Downhill skiing and snowboarding, but particularly downhill cycling.

I just find it riveting. Someone with a tiny GoPro camera strapped on, giving you a first person POV of something insane.

It's a bit like that volcano: oddly soothing.

It's been that kind of month.

Upcoming Events

Friday 14th March

One day we shall be free from Zoom! But for the time-being...

These are online versions of the Bastard English Session which has haunted the Isis Farmhouse Pub in Oxford for over a decade now.

You simply click this:

And then enter the password, which is:

  • bitshowy

And a reminder of the New (well, now Old) Bastard Protocol:

  1. If you’re performing, you’ll need to change your Zoom settings to ‘Use Original Sound’.
  2. It’s a one-at-a-time performing thing, and I have to mute everyone during each performance (because of audio lag) (and also, because I get an enormous kick out of it).
  3. Feel free to use the Chat function throughout!
  4. Also, I find all Zoom calls weirdly tiring, so feel free to hide your video, and wander in and out.

Dear Diary...

When I've tried to imagine what life will be like after the pandemic, I've kept coming back to this question: what will have fundamentally changed? It felt like Western Democracy was slowly sliding into the sea for most of the 21st century, and the pandemic came along and overshadowed that, but I’m still wondering, when it finally recedes... what's going to stop us from going right back to where we were?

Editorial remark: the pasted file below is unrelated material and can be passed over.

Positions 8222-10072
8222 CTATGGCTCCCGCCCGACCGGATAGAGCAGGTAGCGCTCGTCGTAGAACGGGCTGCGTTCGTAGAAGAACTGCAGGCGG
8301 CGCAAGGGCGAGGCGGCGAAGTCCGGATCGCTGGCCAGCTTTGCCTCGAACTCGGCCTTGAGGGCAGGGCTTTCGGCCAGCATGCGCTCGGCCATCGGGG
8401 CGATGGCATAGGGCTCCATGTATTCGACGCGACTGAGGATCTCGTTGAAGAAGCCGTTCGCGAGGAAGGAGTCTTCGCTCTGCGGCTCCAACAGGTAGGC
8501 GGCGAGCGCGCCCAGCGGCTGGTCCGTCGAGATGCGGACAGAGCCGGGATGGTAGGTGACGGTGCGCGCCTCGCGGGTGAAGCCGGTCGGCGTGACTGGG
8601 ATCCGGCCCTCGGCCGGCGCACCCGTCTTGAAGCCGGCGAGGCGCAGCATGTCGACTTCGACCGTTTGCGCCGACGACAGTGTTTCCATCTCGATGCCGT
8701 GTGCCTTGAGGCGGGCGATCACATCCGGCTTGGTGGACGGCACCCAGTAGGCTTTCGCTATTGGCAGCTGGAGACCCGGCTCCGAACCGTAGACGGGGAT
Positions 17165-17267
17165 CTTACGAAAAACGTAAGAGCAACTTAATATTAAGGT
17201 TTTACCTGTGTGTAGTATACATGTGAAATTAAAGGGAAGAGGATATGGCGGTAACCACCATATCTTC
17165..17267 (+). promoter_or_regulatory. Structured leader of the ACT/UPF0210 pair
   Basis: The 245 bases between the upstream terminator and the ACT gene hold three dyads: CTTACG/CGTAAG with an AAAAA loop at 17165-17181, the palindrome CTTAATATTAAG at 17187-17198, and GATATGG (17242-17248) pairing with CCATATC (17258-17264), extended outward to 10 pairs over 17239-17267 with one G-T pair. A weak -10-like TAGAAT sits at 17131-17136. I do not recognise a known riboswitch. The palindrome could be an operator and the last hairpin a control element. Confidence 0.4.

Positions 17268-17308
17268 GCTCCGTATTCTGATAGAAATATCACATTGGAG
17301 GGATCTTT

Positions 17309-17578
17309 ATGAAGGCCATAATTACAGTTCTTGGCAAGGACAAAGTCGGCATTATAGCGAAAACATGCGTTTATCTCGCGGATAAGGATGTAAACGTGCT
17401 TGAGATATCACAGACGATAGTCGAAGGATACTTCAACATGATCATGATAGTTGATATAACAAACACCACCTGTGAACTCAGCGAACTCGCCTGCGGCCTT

Having said that, the more I think about this question, the more it seems clear to me what's actually likely to happen next. We're likely to go into boom times.

People around the world haven't been able to travel, go out to entertainment, go shopping... experience the world, basically. And industries related to these things have been crippled. But when the rules change, demand is going to go through the roof. Normally we think of an economic 'bubble' as being a boom that's detached from normal supply and demand, and when reality hits it's immediately followed by a crash. But it seems to me like the current crash is the bubble, that has restricted normal supply and demand, and when the restrictions lift a boom is bound to follow.

So there will probably be a lot of demand for live music! A lot of demand for travel, and for restaurants, cinemas, shops – even though the online alternatives (Deliveroo, Netflix, Amazon) still remain.

If so, that will clearly be great. It won't be a magic wand to restore the financial (or physical and psychological) ruin that the pandemic has caused. But if it happens then I'm sure lots of good will come from it.

I just feel like...